Our Collective Numbness Around “Deaths Of Despair.”
It’s seemingly either we ignore it, we label it wrong, or we fight on a platform. Why not, uh, help others?
This is a bigger topic and I may not get it all right, but I’ll do my best to try.
If you’re unfamiliar with the terms “deaths of despair,” which local news anchors sometimes mistakenly refer to as “depths of despair,” it basically refers to a trend in the last 20 years whereby we’re seeing more deaths around:
- Long-term alcohol use
The big names in the space are Anne Case and Angus Deaton, who wrote the literal book on the subject. I guess it needs to be noted right now that Case and Deaton are both superstar academics with supposed net worth valuations into the low millions, so they themselves don’t have much issue with “deaths of despair.” Someone vaguely close to them might commit suicide, yes, but it would likely be brushed under the rug as a “mental health thing.” It’s interesting that J.D. Vance, who was considered a demigod in this space, went full Trump and became a Senator by exploiting the culture wars, even though he himself is a rich consultant who went to Yale Law School.
When I say “this space” in the paragraph above, what I mean is (sadly but honestly): explaining “how Trump happened” to liberal-aligned, coastal elites. The “deaths of despair” stuff fits right into that wheelhouse. Staying on Trump for one second (hopefully not much more), I’ve always thought that 2016 saw a lot of “closeted Trump voters,” meaning people who said “No, I’ll never vote for that asshole” — and then did exactly that. Four years later, they were just tired of some of the chaos, and how he moved markets with two tweets. That didn’t help their portfolios, and their daughter was constantly screaming at dinner, so they either didn’t vote or voted Biden. That’s a much more logical explanation for 2020 than “ballots in Korea,” IMHO.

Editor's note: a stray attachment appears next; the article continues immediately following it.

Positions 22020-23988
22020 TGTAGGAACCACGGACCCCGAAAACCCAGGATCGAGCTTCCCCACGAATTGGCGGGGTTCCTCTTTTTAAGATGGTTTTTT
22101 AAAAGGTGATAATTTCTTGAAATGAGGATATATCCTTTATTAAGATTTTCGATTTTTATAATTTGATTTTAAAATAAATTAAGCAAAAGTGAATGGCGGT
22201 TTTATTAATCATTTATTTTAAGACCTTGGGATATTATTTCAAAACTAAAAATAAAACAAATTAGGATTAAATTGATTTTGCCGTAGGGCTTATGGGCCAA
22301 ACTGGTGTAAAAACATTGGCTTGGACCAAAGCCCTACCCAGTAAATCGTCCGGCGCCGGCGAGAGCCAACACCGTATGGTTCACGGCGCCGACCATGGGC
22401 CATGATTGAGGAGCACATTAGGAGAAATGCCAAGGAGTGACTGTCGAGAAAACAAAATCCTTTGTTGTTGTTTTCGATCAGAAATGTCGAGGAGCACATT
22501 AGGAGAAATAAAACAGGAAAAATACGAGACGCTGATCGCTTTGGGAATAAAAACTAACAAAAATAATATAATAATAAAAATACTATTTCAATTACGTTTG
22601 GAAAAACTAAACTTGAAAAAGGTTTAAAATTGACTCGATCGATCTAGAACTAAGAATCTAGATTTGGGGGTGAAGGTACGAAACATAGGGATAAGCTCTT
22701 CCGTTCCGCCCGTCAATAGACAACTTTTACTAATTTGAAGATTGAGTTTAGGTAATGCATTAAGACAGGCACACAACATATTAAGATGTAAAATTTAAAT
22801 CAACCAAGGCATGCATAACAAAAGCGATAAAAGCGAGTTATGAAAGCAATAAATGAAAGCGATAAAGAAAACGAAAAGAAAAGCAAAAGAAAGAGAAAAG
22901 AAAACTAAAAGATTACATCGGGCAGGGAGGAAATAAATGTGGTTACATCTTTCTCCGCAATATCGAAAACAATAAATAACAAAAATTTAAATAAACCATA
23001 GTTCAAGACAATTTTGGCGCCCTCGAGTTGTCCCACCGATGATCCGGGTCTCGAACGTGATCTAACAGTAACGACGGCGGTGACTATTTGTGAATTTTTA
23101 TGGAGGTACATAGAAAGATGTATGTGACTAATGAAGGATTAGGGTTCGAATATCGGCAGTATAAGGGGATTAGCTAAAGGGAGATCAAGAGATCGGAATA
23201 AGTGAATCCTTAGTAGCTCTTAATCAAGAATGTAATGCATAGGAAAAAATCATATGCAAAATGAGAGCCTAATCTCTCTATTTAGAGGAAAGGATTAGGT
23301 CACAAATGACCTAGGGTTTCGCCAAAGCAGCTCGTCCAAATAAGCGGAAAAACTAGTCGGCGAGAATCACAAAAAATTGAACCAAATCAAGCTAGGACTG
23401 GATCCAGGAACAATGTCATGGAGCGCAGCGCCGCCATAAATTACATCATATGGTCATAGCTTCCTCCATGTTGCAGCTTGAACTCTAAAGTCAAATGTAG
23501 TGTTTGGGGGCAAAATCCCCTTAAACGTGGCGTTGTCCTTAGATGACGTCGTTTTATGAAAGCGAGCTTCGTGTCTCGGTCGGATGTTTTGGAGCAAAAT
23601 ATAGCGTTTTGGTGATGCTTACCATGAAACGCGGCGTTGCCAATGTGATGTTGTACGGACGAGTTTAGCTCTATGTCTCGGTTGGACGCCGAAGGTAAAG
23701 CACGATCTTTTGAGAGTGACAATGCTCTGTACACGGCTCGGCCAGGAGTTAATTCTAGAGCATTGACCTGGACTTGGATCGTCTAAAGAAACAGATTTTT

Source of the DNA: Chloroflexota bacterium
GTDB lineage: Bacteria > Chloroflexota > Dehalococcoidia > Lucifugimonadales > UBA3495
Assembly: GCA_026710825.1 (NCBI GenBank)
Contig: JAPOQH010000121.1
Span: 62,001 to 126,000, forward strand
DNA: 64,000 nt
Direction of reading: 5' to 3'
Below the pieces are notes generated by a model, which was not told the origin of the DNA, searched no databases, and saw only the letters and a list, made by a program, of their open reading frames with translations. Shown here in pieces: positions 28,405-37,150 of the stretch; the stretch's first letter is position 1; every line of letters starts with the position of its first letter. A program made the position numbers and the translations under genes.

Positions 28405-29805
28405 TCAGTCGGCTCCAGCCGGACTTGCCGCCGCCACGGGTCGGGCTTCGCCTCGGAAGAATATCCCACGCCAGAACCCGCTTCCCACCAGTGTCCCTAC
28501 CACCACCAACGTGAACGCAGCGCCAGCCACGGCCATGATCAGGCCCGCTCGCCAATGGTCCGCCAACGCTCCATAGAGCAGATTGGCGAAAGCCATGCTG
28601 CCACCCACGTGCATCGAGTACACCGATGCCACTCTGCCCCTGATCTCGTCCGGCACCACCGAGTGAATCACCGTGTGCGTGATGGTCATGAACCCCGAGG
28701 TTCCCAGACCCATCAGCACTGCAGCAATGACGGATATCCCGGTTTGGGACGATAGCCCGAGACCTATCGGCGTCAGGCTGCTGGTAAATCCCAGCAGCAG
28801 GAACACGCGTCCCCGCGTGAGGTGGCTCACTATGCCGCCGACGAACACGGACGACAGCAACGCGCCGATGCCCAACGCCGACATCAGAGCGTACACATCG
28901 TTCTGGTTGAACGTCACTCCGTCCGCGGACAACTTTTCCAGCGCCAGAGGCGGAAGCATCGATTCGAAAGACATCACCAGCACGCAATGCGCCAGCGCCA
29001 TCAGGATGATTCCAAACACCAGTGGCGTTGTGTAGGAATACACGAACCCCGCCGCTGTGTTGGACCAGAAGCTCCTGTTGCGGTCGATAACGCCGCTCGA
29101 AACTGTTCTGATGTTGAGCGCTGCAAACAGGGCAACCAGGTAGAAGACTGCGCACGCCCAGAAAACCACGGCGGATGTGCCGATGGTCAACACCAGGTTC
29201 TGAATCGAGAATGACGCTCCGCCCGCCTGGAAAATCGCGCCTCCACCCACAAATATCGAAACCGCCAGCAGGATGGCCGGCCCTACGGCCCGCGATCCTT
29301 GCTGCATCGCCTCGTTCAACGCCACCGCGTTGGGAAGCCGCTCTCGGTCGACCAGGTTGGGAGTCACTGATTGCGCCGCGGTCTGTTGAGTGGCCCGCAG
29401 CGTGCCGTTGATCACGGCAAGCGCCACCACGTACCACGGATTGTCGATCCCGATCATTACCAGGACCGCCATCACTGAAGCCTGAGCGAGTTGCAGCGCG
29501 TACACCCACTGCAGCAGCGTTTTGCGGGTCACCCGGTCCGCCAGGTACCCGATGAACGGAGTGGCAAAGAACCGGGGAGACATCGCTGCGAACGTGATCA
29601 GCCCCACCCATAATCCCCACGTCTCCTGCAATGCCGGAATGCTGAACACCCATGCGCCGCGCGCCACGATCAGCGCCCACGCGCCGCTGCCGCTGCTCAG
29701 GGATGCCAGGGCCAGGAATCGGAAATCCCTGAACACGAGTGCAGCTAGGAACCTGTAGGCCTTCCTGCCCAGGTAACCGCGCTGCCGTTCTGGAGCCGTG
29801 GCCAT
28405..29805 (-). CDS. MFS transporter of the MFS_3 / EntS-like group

We don’t get that deep into “deaths of despair” unless we’re interested in economics and statistics and get a half-chub looking at graphs based on random counties in Ohio. In general, the narrative most ascribe to “deaths of despair” is: